A quest for clues creates a rift
Native Americans pay a price for the search for knowledge
The hike to the archeological dig site is long, dusty and steep.
Scaling down the embankment on this winter afternoon, we see a dozen archeologists hard at work hundreds of feet below, digging at what was once a thriving Native American village. The site is usually under the water of Lake Oroville, but the water level drops at this time of year, helping to uncover artifacts from a civilization lost long ago.
Anthropologists and archaeologists use shovels to sculpt deep but perfectly rectangular holes. Then they screen the dirt looking for artifacts. Arrowheads and stone tools lie just below the ground’s surface. The items they find are placed in plastic bags, tagged and shipped away.
Digs like this one are part of the federal relicensing process for the Oroville Dam, a key component in the state’s water system.
The digs have caused a rift between the Konkow Maidu—Native Americans who live in the Oroville area—and the government agencies in charge of the excavations that have uncovered artifacts, some dating back 5,000 years.
Many Maidu say they feel violated by the digging and collection of their ancestors’ bones and belongings. They are resentful the artifacts and even human remains end up in the possession of government agencies and universities. And they say they want the sites left alone for spiritual reasons.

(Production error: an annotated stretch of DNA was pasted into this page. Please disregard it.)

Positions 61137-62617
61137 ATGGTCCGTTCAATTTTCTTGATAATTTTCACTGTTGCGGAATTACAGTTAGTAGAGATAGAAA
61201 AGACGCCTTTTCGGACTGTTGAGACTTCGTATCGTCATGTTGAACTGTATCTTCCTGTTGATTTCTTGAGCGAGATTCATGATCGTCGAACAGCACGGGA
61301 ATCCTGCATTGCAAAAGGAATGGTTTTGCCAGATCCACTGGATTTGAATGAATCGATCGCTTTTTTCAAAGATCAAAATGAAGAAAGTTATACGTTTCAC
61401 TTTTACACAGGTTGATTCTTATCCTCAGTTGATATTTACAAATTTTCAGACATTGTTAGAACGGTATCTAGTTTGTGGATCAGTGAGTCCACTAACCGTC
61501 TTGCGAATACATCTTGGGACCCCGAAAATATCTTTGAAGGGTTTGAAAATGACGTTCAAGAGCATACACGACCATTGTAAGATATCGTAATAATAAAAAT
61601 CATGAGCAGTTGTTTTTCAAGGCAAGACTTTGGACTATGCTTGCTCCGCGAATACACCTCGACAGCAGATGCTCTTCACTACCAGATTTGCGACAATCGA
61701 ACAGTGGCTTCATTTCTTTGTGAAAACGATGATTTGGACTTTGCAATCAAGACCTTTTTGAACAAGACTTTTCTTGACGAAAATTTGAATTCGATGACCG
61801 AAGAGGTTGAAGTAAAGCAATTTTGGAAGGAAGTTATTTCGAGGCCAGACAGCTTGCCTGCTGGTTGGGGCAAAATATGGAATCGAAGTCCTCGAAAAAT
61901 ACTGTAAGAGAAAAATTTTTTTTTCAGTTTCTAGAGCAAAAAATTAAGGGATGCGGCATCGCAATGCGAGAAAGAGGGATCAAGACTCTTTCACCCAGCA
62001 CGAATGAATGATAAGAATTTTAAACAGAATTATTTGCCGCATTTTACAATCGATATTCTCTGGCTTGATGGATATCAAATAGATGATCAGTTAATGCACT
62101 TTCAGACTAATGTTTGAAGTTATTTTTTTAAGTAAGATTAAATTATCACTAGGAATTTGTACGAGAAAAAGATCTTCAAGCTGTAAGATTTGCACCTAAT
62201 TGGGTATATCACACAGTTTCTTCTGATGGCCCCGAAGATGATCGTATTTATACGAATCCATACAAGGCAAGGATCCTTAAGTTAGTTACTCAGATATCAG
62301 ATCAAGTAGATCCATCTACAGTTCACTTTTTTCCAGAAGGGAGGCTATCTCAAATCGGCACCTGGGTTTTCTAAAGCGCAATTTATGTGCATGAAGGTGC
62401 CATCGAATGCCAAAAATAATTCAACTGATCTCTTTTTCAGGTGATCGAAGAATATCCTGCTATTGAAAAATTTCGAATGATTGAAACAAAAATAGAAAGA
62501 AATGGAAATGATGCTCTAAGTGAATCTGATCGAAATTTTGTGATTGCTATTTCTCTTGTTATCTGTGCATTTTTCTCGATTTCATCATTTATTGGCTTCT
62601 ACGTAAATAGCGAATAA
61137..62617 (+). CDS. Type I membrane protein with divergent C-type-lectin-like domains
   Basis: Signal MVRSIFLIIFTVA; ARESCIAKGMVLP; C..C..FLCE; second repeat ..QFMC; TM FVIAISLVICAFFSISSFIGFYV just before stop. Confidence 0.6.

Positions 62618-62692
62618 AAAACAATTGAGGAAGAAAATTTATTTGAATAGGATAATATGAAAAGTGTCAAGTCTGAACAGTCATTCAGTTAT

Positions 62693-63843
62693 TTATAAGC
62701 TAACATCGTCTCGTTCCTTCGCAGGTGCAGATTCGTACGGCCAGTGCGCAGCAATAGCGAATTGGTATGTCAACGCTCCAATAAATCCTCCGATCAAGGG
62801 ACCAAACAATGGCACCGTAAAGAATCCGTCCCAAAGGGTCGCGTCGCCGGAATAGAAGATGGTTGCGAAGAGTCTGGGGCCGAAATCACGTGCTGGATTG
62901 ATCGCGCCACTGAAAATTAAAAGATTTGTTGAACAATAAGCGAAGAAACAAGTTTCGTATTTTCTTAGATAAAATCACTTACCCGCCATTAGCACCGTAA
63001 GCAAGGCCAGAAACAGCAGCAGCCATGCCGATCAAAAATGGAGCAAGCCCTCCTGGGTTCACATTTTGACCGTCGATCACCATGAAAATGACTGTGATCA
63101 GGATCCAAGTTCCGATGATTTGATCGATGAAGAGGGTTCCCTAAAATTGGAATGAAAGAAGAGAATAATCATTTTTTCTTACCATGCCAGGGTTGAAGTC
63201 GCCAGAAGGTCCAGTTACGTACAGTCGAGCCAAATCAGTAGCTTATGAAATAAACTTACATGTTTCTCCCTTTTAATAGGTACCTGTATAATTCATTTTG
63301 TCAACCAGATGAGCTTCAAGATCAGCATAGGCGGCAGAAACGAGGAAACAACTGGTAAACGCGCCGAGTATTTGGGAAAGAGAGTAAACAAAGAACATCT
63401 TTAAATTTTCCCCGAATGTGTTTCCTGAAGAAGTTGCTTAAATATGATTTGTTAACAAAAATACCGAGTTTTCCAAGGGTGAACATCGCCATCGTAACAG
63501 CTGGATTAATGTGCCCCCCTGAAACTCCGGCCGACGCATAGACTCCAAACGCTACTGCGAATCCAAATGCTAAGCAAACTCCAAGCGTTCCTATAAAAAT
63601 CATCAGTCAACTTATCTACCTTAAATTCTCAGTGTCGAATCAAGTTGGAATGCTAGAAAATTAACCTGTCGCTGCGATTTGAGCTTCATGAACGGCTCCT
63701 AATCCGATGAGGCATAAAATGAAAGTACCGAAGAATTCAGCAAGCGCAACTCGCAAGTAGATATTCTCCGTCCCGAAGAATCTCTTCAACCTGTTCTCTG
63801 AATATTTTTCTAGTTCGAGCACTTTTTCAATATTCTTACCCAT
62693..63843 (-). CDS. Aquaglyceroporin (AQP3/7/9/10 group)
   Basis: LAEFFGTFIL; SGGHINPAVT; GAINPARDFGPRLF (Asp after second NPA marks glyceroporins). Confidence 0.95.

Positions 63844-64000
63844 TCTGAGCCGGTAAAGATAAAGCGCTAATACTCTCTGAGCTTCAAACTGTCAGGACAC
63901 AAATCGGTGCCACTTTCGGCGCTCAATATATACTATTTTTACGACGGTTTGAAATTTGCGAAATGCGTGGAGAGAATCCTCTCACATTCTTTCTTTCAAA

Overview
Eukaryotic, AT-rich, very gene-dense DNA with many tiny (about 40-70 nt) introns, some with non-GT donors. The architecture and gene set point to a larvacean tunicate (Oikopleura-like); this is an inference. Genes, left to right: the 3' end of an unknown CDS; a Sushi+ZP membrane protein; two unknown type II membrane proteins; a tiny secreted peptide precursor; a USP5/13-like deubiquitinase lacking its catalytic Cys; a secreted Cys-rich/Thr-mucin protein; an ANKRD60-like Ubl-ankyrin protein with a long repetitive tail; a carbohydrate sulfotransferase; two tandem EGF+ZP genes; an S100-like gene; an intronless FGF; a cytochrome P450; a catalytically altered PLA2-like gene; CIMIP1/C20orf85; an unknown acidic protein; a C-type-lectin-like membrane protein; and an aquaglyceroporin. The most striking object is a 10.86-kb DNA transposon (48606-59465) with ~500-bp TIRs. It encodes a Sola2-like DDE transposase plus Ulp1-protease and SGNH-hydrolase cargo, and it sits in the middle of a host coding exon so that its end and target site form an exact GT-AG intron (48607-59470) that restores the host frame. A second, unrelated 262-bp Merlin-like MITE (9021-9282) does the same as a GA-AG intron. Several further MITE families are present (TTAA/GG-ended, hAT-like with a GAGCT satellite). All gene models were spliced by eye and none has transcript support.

But under state and federal law, the Department of Water Resources must assess the “cultural impact” of the dam. That means locating and taking inventory of thousands of Native American village sites as well as ceremonial and burial grounds.
The artifacts tell a story about the indigenous societies that thrived for thousands of years without pollution, paved streets or poverty, societies that existed without drug abuse, jails or guns.
Discovering the story of the Maidu and their ancestors could offer insight into a way of life that was connected to the natural world.
But for many Maidu alive today, the search for answers has gone too far.
Art Angle is a tall, stout 67-year-old Konkow Maidu man who speaks with dignity and authority, but likes to joke around, too. Angle’s gray and black hair is just long enough to slick back. This day, he was dressed in cowboy boots and Wrangler jeans, and a pack of Pall Malls was visible through his shirt pocket.
“They’ve dug us up, they’ve examined us, they’ve turned us inside out,” Angle said. “They’ve run us through carbon dating, DNA … whatever they can do to figure out what we looked like, what we ate, and how we survived all these years without European influence.”
Angle, who grew up in Enterprise, one of the towns that were flooded and destroyed by Lake Oroville in the 1960s with the construction of the dam, has spent much of his life fighting for the cultural and political rights of Native Americans. He helped develop the tribal government system for the Enterprise Rancheria tribe that was first organized in 1995.
And Angle led the fight to locate and bury the brain of Ishi, the name given the man who was believed to be the last surviving member of the Yahi tribe after he emerged near Oroville in 1911. The story of the recovery of Ishi’s brain from the Smithsonian—vividly documented by Orin Starn in his 2004 book Ishi’s Brain: In Search of America’s Last “Wild” Indian—may be one of the most well-known and wrenching stories of repatriation.